My Encounter With Sepsis

November 15, 2017

My Encounter With Sepsis

By Russell George

Have you ever had sepsis? It’s doubtful. I had never heard of it until I woke up after being in a three day induced coma. After I regained enough of my mental faculties to understand, I was told that I had a serious infection called “sepsis.” After I recovered from it and returned home I did some research to find out what sepsis is. In Taber’s Cyclopedic Medical Dictionary, edition 2009, I found 19 inches of column space in fine print on the subject. There I learned that roughly 50% of patients with sepsis die. Between 200,000 – 400,000 deaths due to sepsis occur annually in the U.S. Since I am an 80 year old man, I count myself fortunate to still be among the living here on earth. I was very near death. Some of the doctors were very doubtful that I would come out of the coma.

I was told that on the 15th of September, 2017, I was taken by ambulance to the hospital in Poplar Bluff. I have no knowledge of having been sick. I must have passed out at home. Fortunately, a man who is an E.M.T. was here when it happened. He is raising support to come as a traveling representative for Missionary Acres. He was the one who recommended that an ambulance be called. I woke up from a 3 day induced coma on the 19th of September. I thought I was having a bad dream. In my dream it seemed as though a doctor was asking me questions. I couldn’t respond by voice. He was asking me to squeeze his hand if I could feel or see what he was doing. Then it seemed as though I fell back to sleep. What a relief that was! Then I woke up again and that pesky doctor was asking me questions again. I woke up to reality when I heard my son, Darrell say, “Dad, this is your son Darrell. If you hear me squeeze my hand.” I squeezed it. Then my sons Kevin and Calvin did the same thing. I think it was my son, Kevin, who said, “Dad you had an awful bad infection.” Little by little I came to the reality that I was in I.C.U in a hospital.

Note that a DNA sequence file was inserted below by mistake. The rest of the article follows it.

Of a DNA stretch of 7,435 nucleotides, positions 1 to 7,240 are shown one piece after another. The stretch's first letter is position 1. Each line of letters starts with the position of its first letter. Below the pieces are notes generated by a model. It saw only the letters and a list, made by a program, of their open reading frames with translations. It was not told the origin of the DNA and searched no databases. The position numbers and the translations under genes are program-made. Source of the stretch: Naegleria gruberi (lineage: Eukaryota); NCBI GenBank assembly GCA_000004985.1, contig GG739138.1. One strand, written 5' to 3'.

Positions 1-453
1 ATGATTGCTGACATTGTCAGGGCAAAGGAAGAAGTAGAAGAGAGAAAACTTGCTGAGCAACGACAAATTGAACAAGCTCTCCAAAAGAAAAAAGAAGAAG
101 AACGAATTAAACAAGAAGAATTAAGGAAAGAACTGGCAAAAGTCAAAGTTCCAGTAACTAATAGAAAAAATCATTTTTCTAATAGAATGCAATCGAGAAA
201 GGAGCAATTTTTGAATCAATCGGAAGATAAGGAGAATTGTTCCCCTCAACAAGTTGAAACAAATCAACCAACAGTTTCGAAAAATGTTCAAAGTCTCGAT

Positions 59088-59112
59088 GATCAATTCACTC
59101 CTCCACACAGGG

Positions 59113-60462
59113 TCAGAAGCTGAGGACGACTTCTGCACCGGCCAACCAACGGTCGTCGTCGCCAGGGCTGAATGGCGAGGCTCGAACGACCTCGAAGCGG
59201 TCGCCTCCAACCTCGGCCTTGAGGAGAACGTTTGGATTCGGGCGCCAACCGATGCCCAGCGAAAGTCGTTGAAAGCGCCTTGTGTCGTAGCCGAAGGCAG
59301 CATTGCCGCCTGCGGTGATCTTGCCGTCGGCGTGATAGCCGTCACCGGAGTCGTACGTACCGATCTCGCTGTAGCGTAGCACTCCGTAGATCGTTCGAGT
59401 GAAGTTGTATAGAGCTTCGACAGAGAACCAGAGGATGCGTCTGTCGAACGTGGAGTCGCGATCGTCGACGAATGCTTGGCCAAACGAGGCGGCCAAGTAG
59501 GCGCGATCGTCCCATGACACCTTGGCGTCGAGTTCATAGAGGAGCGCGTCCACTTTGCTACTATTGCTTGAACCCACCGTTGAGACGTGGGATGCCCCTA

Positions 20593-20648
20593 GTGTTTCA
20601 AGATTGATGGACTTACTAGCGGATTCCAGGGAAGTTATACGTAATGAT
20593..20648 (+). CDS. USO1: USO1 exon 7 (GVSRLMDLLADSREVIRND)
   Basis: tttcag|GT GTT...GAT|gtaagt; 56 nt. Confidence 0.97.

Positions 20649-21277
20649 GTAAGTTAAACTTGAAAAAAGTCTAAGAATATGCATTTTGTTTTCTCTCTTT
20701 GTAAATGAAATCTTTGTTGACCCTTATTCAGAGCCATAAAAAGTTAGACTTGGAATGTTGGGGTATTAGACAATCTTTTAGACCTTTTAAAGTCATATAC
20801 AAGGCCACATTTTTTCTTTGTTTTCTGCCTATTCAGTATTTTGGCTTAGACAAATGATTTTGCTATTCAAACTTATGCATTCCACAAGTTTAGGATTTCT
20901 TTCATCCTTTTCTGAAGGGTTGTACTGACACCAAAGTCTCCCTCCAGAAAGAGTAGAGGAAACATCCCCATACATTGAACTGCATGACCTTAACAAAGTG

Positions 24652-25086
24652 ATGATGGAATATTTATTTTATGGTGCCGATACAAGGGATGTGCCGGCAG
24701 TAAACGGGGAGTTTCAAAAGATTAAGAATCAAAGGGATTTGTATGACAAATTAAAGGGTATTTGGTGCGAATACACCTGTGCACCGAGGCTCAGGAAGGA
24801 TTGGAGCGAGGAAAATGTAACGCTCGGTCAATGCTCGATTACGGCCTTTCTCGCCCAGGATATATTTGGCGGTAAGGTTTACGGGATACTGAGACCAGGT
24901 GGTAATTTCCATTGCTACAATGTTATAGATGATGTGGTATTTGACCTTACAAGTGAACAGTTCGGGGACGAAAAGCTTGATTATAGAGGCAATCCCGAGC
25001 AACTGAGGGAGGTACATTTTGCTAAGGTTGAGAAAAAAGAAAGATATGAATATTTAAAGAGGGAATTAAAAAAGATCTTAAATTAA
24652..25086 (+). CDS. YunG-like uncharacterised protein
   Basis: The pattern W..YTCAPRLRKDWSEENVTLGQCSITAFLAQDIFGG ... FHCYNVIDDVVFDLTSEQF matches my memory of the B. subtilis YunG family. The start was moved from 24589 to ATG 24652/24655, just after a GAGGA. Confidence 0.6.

It was a frustrating experience because I couldn’t talk. I didn’t know why. I felt as weak as a kitten. I could hardly lift my hand. I could tell that there was something in my mouth and I struggled to reach up and take it out, but I couldn’t. After some time I heard a doctor say, “Russell, I’m going to remove the artificial breathing tube from your throat. If you can breath on your own for five minuets I won’t put it in again.” I continued breathing for more than five minuets so they didn’t put it in again. It was a relief to have that thing out of my mouth. I was still frustrated because I still couldn’t talk. I was told that I would have to wait some time until my voice box recovered from having the breathing tube in my throat.

I was left alone when it was time to settle for the night. I had time to think about where I was and how desperate my situation was. I thought, “It’s going to be a long road to recovery. Perhaps I will never return to normal life.” The temptation came to say, “I think I’ll just stop breathing and go to heaven.” Then the thought came to me of the sacrifice that three of my sons had made to leave everything and come to be at my side. I said to myself, “No, I owe it to them to put forth the effort to do all I can to recover.” I didn’t sleep all that night or the next night.